"This is Chris from tech services. I've been notified of an infection on your computer."
Before there were computers, email, web browsers and social network sites for communication, there was the phone. And although it may seem archaic now, it is still a handy way to pull off a social engineering scam, according to Chris Nickerson, founder of Lares, a Colorado-based security consultancy.
Nickerson said scammers often take advantage of a timely event to strike. The Downaup worm that is currently infecting many PCs is a good example (Read Downadup Worm Now Infects 1 in every 16 PCs). Nickerson's firm conducts what he calls 'Red Team Testing' for clients using techniques that involve social engineering to see where a company is vulnerable.
"I will call someone and say "I've been informed that you've been infected with this worm.' And then I walk them through a bunch of screens. They will see things like registry lines and start to get nervous with the technicality of it. Eventually, I say 'Look, why don't I fix this for you? Give me your password and I will deal with it and call you back when I am done.'"
The strategy plays on a person's fear and lack of comfort with tech, said Nickerson.
"If you can put someone in a position where they think they are in trouble, and then be the one to fix it, you automatically gain their trust."
"Hi, I'm from the rep from Cisco and I'm here to see Nancy."
Nickerson recently pulled off a successful social engineering exercise for a client by wearing a $4 Cisco shirt that he got at a thrift store (Read: Anatomy of a Hack).
Criminals will often take weeks and months getting to know a place before even coming in the door. Posing as a client or service technician is one of many possibilities. Knowing the right thing to say, who to ask for, and having confidence are often all it takes for an unauthorized person to gain access to a facility, according to Nickerson.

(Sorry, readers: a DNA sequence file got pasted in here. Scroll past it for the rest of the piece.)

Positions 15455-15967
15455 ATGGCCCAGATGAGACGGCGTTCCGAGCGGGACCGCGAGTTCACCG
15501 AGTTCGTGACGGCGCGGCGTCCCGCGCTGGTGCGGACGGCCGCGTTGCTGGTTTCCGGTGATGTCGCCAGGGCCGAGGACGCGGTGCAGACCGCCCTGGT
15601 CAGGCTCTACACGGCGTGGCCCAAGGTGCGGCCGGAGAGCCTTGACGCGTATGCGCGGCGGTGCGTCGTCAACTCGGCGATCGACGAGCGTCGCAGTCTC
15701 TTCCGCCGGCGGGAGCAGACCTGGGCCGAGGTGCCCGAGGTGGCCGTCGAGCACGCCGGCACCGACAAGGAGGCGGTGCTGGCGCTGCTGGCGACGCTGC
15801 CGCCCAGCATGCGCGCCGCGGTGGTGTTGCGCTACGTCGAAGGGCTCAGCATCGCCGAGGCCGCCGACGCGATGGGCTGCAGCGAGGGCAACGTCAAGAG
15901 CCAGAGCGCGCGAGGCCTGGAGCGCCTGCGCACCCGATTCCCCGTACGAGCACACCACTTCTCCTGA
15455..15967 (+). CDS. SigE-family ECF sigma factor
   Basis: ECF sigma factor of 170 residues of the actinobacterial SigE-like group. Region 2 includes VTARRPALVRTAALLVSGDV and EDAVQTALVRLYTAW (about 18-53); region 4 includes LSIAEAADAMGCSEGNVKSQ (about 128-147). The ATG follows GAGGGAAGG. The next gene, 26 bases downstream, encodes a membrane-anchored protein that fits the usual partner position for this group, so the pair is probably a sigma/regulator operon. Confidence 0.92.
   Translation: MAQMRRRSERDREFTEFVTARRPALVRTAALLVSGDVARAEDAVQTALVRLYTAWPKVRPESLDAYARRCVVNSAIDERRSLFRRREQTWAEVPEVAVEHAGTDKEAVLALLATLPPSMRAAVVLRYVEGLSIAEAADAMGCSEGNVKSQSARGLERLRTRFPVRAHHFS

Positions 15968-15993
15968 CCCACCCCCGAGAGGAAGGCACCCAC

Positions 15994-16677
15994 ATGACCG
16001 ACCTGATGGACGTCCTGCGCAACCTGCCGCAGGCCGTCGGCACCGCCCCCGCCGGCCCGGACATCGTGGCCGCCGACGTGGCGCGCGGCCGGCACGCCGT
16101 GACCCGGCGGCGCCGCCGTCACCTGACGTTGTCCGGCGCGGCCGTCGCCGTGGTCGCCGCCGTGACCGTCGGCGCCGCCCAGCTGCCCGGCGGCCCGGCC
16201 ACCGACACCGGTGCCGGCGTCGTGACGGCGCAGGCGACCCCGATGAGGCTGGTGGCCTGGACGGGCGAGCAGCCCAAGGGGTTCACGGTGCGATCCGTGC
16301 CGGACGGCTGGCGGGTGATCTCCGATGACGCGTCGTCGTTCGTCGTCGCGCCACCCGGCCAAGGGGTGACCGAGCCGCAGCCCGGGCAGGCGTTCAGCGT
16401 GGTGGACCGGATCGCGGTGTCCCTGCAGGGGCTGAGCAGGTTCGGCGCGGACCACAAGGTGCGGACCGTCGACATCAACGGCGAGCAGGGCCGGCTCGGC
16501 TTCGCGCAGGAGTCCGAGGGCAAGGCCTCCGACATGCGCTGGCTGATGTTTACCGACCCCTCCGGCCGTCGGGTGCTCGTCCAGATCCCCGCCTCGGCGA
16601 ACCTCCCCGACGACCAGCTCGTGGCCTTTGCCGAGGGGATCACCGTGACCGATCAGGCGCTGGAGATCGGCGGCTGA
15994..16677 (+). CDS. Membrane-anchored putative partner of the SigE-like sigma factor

Well, cookies can't hurt either. Nickerson said he always brings cookies when he is trying to gain the trust of an office staff. In fact, a 2007 diamond heist at the ABN Amro Bank in Antwerp, Belgium involved an elderly man who offered the female staff chocolates and eventually gained their trust with regular visits while he pretended to be a successful businessman.
"It was just plain old chocolate," said Nickerson. "Sweets loosen everybody up."
Ultimately the bank lost 120,000 carats of diamonds because the man was able to gain enough trust to be given off-hours access to the bank's vault.
"Can you hold the door for me? I don't have my key/access card on me."
In the same exercise where Nickerson used his shirt to get into a building, he had a team member wait outside near the smoking area where employees often went for breaks. Assuming his team member was simply a fellow-office-smoking mate, employees let him in the back door with out question.
This kind of thing goes on all the time, according to Nickerson. The tactic is also known as tailgating. Many people just don't ask others to prove they have permission to be there. But even in places where badges or other proof is required to roam the halls, fakery is easy, he said.
"I usually use some high-end photography to print up badges to really look like I am supposed to be in that environment. But they often don't even get checked. I've even worn a badge that said right on it 'Kick me out' and I still was not questioned."